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via Forbes: Whoever said you can’t learn anything from reality television hasn’t watched Tilman Fertitta’s Billion Dollar Buyer. I’ve been avidly following the show for three seasons, and Fertitta’s advice to young entrepreneurs is just as on point and relevant for young entrepreneurs as for experienced entrepreneurs like myself.

If you’re not familiar with Fertitta (full disclosure: Fertitta is listed as a speaker on my website but we have never represented him), he’s a billionaire entrepreneur who grew his business from a steakhouse in Texas to a three-billion-dollar, multi-business empire. When he’s not managing his business, he helps young entrepreneurs grow their businesses on his show.

On each episode, Fertitta samples the products of two small companies to see if they can be used in his businesses. Unlike Shark Tank, Fertitta is not investing in the company. Instead, he is purchasing products. His goal is to help small businesses by giving them entrepreneurial advice and then making an order large enough to put them on the map if he sees the company can deliver the goods.

Here are five things I learned from watching Fertitta on Billion Dollar Buyer and how you can apply them to your business.

Know your numbers.

The key to financial success is knowing your balance sheets. If your costs are too high because you’re paying too much for your linens or your vegetable supplier, you won’t be able to grow your business. It’s also important for your sales pitch. You can see Fertitta practicing what he preaches on Billion Dollar Buyer. He’s always asking young entrepreneurs about the margins between production costs and retail sale price.

Knowing your numbers is important for any company or division you run. Each quarter, I review my company’s financial results with the person who has P&L responsibility. I call it “climbing into the box.” Ask questions such as: Is revenue increasing? At what rate? How are margins holding up, including gross margins, the bottom line and net margin? Are we working harder and turning over more money but only making the same amount or a fraction more? If that’s the case, you’re doing something wrong.

As my grandfather used to say, “Turnover equals vanity; profit equals sanity.”

Business is cyclical, so have your cash ready.

It’s important for entrepreneurs to understand that business cycles go up and down. Be prepared for the down cycle. During down cycles, use your cash to expand your business. During boom cycles, save cash for the next downturn.

During a boom cycle, Fertitta took his 12 restaurants public and was valued at over a hundred million dollars. However, when the recession came, he had enough money saved that he could take his business private again, which has been one of the keys to his success.

One of the biggest mistakes an entrepreneur can make is to assume the good times will always last. I’ve been through three major economic downturns and being prepared is the only way to weather these storms. During the 2008 recession, my company was caught off guard. Our income dropped by 60%. We had to let staff go and negotiate our way out of an expensive lease. Fortunately, we survived and learned our lesson. Now we have cash set aside ready for the next downturn. And so should you.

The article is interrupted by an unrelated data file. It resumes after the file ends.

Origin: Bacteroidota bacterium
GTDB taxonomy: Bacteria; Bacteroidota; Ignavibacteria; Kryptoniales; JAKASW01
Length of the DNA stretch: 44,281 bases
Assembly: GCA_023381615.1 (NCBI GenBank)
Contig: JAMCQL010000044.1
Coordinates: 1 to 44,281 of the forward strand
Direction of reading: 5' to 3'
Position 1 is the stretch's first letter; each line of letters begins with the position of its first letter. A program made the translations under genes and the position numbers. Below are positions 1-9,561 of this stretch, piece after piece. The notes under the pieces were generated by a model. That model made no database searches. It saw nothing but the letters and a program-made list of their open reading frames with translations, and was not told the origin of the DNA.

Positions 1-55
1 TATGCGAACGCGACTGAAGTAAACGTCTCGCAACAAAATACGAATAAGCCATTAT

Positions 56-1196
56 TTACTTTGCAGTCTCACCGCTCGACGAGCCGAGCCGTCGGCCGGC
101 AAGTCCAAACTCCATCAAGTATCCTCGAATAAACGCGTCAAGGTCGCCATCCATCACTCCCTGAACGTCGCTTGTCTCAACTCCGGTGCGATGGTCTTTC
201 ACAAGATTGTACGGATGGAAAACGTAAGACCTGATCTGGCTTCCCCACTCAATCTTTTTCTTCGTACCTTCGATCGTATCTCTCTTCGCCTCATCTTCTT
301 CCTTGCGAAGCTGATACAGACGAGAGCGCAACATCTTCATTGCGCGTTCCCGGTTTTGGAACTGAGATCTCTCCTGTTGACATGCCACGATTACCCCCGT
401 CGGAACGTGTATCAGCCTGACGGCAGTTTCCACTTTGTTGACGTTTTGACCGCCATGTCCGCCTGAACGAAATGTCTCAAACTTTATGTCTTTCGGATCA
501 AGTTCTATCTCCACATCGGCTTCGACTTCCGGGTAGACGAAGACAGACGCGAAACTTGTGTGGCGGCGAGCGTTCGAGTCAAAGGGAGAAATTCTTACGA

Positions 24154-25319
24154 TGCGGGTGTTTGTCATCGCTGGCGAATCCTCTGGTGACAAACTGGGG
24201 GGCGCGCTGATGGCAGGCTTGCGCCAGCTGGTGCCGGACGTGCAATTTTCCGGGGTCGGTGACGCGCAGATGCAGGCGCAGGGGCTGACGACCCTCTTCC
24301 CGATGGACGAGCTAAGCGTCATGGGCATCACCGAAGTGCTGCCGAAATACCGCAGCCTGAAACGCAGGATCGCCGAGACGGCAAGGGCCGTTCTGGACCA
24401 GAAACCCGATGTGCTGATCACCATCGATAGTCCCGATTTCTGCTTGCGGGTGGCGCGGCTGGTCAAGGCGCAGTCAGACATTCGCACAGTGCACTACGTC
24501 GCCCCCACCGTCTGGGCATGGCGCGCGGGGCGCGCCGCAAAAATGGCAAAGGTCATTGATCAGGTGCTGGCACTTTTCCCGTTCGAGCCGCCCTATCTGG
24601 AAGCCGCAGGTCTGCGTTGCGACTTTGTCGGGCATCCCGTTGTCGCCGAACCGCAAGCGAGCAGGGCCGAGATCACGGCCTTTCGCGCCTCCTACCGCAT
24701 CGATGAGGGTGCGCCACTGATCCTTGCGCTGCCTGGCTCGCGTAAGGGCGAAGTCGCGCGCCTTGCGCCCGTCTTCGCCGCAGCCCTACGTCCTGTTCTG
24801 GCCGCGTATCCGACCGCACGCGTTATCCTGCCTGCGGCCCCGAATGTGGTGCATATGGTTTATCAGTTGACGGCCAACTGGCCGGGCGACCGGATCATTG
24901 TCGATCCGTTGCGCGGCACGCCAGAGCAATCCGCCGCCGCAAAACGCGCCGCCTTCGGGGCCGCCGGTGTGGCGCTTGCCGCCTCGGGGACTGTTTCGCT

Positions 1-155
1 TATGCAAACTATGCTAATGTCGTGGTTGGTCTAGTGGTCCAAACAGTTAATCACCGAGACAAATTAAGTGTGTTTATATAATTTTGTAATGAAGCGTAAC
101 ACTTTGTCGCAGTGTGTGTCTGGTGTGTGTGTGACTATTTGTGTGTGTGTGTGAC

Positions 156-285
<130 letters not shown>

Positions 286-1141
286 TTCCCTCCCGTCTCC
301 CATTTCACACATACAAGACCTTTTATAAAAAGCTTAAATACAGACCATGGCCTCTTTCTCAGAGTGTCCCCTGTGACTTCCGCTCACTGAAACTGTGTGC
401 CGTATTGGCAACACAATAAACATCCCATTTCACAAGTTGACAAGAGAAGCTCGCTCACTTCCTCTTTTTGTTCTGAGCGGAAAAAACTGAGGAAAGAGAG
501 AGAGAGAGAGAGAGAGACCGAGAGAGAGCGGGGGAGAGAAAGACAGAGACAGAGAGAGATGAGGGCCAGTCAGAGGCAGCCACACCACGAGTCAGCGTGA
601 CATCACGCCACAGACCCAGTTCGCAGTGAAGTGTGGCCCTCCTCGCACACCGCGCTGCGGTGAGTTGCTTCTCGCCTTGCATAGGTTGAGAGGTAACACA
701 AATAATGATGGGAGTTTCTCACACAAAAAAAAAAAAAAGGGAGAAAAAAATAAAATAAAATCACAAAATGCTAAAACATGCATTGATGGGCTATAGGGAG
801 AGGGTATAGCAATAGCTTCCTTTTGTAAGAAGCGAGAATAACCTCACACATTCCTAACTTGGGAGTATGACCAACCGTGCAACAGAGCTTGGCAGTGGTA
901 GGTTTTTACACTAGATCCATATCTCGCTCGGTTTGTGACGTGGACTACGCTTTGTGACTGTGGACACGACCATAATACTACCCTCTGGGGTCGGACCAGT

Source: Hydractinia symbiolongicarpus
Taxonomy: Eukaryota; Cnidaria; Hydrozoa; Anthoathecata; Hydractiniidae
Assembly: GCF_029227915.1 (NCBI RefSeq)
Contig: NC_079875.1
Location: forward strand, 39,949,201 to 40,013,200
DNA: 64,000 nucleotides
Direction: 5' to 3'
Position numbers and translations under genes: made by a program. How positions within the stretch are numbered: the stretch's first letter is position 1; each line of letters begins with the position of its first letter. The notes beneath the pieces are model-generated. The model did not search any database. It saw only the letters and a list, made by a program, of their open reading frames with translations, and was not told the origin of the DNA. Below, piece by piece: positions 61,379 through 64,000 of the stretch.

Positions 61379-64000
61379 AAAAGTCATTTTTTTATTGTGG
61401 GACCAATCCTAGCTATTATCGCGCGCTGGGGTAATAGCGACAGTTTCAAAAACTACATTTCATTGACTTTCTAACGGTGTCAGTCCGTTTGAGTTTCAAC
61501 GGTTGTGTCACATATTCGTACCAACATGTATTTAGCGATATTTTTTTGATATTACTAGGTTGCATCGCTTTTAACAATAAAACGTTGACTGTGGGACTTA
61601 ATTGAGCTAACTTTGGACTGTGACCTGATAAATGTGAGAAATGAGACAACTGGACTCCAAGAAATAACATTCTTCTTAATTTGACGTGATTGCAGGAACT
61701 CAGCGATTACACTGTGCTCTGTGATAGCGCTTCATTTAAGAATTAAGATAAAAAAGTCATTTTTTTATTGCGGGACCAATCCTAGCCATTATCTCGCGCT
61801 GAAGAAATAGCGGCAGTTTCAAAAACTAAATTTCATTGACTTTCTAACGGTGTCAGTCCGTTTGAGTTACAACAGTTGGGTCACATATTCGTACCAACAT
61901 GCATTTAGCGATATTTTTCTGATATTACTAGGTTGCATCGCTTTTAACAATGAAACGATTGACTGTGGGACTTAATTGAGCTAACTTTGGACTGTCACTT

Follow the 5% rule.

Fertitta firmly believes that a business can be doing 95% of things right and still have problems. He always looks for the 5% that’s going wrong because that’s where there is room for improvement. For example, when he visits one of his properties, he’ll see if there are cigarette butts on the sidewalk or weeds growing in the parking lot. It’s these little details that separate the good from the great businesses.

At my company, we go a step further. We make sure to applaud the 95% because that’s what humans need. Then we look at what’s broken and how we can fix it, always remembering to focus on the problem and not the person.

Use digital marketing.

Over the years, Fertitta has experimented with marketing from billboards to television, but he now swears by digital marketing. If you are concerned with customer acquisition and lifetime value, invest in digital marketing because its customization allows you to market to your exact customers.

That’s why 90% of our marketing is digital. It’s especially important for small companies that don’t have a large budget. We are constantly experimenting with new platforms, new ways of ranking and new ways to engage customers — whatever it takes for market domination. We now joke about how we used to send out mail-bound catalogs and DVDs. Those days are long gone.

Be open to change.

According to Fertitta, the six deadliest words in business are “We’ve always done it this way.” It is the biggest cause of failure. Be open to change so you can weather the ups and downs of the industry and continue to be relevant and exciting.

I call this, “Get rid of the legacy spaghetti!” We’re always open to learning new ways of doing things. We also study our competitors to understand what they are doing successfully. Doing it the same old way is what stop businesses from innovating. Whether you’re new to the business world or you’re a seasoned entrepreneur, make sure to always question what’s been done and cut out the clutter.


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